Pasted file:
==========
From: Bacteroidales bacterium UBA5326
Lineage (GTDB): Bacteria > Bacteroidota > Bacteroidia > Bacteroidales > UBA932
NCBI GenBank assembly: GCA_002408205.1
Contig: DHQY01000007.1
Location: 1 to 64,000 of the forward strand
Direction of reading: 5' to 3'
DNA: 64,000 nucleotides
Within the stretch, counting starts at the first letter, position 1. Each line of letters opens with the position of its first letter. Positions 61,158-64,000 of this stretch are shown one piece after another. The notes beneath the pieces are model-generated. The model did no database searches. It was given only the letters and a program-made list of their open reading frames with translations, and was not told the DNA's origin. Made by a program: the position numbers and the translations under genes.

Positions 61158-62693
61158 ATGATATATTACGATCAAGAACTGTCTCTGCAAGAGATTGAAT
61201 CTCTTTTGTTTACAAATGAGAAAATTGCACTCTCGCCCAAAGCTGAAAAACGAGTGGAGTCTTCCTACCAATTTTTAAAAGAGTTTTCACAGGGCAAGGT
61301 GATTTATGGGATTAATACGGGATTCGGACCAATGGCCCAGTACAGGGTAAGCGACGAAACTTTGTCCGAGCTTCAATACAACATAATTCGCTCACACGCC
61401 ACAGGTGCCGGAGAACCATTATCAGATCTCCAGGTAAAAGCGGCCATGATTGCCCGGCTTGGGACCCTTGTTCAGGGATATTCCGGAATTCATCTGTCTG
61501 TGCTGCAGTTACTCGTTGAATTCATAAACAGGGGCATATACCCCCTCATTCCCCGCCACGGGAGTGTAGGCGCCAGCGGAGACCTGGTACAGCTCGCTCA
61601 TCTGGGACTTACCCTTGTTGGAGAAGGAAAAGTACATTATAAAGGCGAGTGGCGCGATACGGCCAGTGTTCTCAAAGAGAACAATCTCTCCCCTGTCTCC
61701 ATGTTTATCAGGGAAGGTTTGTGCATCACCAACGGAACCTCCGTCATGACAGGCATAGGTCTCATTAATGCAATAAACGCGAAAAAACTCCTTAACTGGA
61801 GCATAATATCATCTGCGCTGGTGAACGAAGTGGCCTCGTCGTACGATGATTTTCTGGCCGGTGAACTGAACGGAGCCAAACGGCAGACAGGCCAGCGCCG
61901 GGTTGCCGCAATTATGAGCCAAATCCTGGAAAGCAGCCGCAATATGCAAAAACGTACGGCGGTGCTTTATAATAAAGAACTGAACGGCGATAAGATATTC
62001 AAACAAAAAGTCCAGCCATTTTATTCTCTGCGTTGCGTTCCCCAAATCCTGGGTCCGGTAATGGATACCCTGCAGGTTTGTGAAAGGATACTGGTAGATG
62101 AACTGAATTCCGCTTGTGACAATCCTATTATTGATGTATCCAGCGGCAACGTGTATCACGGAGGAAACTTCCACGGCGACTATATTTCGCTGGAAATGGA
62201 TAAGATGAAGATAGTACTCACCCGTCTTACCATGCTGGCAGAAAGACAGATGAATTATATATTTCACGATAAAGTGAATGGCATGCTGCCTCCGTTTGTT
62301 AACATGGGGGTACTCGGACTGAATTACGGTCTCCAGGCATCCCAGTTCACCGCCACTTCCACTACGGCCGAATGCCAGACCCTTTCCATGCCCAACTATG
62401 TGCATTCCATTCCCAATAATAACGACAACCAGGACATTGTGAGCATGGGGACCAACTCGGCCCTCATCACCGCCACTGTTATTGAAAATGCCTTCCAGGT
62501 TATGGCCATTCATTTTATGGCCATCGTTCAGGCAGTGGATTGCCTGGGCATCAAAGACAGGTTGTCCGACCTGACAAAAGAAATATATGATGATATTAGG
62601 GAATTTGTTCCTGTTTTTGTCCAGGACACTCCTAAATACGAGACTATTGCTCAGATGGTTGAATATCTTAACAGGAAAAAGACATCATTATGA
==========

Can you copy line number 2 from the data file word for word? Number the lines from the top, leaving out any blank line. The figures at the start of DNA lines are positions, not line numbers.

Lineage (GTDB): Bacteria > Bacteroidota > Bacteroidia > Bacteroidales > UBA932